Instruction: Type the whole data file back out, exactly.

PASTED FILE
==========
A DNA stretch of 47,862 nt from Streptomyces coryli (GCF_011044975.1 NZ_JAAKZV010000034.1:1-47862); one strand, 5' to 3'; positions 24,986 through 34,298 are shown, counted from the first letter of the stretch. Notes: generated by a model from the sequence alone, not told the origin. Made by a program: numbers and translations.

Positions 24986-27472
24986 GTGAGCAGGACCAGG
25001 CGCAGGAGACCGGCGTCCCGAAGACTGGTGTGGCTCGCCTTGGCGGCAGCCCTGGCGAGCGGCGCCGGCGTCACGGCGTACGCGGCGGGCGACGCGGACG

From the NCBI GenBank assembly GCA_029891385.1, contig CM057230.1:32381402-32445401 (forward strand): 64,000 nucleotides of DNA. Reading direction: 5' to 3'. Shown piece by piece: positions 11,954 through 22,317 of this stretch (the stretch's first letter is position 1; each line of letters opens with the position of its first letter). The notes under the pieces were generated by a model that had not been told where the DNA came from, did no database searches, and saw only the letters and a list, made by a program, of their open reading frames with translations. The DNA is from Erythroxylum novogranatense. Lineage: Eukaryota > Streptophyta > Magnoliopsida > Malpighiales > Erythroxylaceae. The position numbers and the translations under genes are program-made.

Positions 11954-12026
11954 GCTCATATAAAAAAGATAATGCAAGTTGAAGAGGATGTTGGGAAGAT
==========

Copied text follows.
A DNA stretch of 47,862 nt from Streptomyces coryli (GCF_011044975.1 NZ_JAAKZV010000034.1:1-47862); one strand, 5' to 3'; positions 24,986 through 34,298 are shown, counted from the first letter of the stretch. Notes: generated by a model from the sequence alone, not told the origin. Made by a program: numbers and translations.

Positions 24986-27472
24986 GTGAGCAGGACCAGG
25001 CGCAGGAGACCGGCGTCCCGAAGACTGGTGTGGCTCGCCTTGGCGGCAGCCCTGGCGAGCGGCGCCGGCGTCACGGCGTACGCGGCGGGCGACGCGGACG

From the NCBI GenBank assembly GCA_029891385.1, contig CM057230.1:32381402-32445401 (forward strand): 64,000 nucleotides of DNA. Reading direction: 5' to 3'. Shown piece by piece: positions 11,954 through 22,317 of this stretch (the stretch's first letter is position 1; each line of letters opens with the position of its first letter). The notes under the pieces were generated by a model that had not been told where the DNA came from, did no database searches, and saw only the letters and a list, made by a program, of their open reading frames with translations. The DNA is from Erythroxylum novogranatense. Lineage: Eukaryota > Streptophyta > Magnoliopsida > Malpighiales > Erythroxylaceae. The position numbers and the translations under genes are program-made.

Positions 11954-12026
11954 GCTCATATAAAAAAGATAATGCAAGTTGAAGAGGATGTTGGGAAGAT